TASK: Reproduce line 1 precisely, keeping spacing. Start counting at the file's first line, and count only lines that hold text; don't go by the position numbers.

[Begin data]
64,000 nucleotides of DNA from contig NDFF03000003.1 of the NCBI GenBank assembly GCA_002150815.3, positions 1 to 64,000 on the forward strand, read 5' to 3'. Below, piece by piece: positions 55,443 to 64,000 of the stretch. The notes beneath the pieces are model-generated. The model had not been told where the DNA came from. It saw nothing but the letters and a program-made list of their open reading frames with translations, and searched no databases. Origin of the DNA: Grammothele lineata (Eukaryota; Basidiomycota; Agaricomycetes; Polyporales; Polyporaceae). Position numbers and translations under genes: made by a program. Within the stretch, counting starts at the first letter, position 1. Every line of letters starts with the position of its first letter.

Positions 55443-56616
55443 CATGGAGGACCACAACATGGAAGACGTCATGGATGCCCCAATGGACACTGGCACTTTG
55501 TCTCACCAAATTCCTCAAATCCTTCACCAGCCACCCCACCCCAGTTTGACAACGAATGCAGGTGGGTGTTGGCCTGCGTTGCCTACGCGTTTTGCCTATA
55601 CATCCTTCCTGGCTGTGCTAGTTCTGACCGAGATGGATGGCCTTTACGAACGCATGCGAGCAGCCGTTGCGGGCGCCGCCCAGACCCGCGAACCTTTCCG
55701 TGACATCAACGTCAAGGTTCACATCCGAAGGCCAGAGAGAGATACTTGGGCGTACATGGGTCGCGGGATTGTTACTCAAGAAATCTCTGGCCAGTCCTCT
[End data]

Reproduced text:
64,000 nucleotides of DNA from contig NDFF03000003.1 of the NCBI GenBank assembly GCA_002150815.3, positions 1 to 64,000 on the forward strand, read 5' to 3'. Below, piece by piece: positions 55,443 to 64,000 of the stretch. The notes beneath the pieces are model-generated. The model had not been told where the DNA came from. It saw nothing but the letters and a program-made list of their open reading frames with translations, and searched no databases. Origin of the DNA: Grammothele lineata (Eukaryota; Basidiomycota; Agaricomycetes; Polyporales; Polyporaceae). Position numbers and translations under genes: made by a program. Within the stretch, counting starts at the first letter, position 1. Every line of letters starts with the position of its first letter.